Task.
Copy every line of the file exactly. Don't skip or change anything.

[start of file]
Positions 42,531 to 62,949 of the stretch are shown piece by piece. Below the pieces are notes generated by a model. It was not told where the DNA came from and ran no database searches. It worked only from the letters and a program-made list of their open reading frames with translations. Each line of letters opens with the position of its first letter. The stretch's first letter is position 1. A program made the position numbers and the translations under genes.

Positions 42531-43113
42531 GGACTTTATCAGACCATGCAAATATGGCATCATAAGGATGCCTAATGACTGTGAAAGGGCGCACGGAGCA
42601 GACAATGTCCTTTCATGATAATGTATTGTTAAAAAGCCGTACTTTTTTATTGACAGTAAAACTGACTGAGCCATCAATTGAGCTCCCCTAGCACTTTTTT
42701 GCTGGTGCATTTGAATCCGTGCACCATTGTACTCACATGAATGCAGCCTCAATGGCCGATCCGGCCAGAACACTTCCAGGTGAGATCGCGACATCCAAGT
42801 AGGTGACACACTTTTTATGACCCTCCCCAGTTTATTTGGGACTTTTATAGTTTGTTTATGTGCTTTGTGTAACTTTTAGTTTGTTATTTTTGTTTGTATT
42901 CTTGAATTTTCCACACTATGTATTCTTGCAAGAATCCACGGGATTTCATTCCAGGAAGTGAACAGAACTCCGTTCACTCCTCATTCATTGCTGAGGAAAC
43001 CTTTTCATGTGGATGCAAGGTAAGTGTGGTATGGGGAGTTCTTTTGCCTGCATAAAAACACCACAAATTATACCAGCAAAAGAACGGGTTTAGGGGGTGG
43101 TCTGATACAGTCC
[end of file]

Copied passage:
Positions 42,531 to 62,949 of the stretch are shown piece by piece. Below the pieces are notes generated by a model. It was not told where the DNA came from and ran no database searches. It worked only from the letters and a program-made list of their open reading frames with translations. Each line of letters opens with the position of its first letter. The stretch's first letter is position 1. A program made the position numbers and the translations under genes.

Positions 42531-43113
42531 GGACTTTATCAGACCATGCAAATATGGCATCATAAGGATGCCTAATGACTGTGAAAGGGCGCACGGAGCA
42601 GACAATGTCCTTTCATGATAATGTATTGTTAAAAAGCCGTACTTTTTTATTGACAGTAAAACTGACTGAGCCATCAATTGAGCTCCCCTAGCACTTTTTT
42701 GCTGGTGCATTTGAATCCGTGCACCATTGTACTCACATGAATGCAGCCTCAATGGCCGATCCGGCCAGAACACTTCCAGGTGAGATCGCGACATCCAAGT
42801 AGGTGACACACTTTTTATGACCCTCCCCAGTTTATTTGGGACTTTTATAGTTTGTTTATGTGCTTTGTGTAACTTTTAGTTTGTTATTTTTGTTTGTATT
42901 CTTGAATTTTCCACACTATGTATTCTTGCAAGAATCCACGGGATTTCATTCCAGGAAGTGAACAGAACTCCGTTCACTCCTCATTCATTGCTGAGGAAAC
43001 CTTTTCATGTGGATGCAAGGTAAGTGTGGTATGGGGAGTTCTTTTGCCTGCATAAAAACACCACAAATTATACCAGCAAAAGAACGGGTTTAGGGGGTGG
43101 TCTGATACAGTCC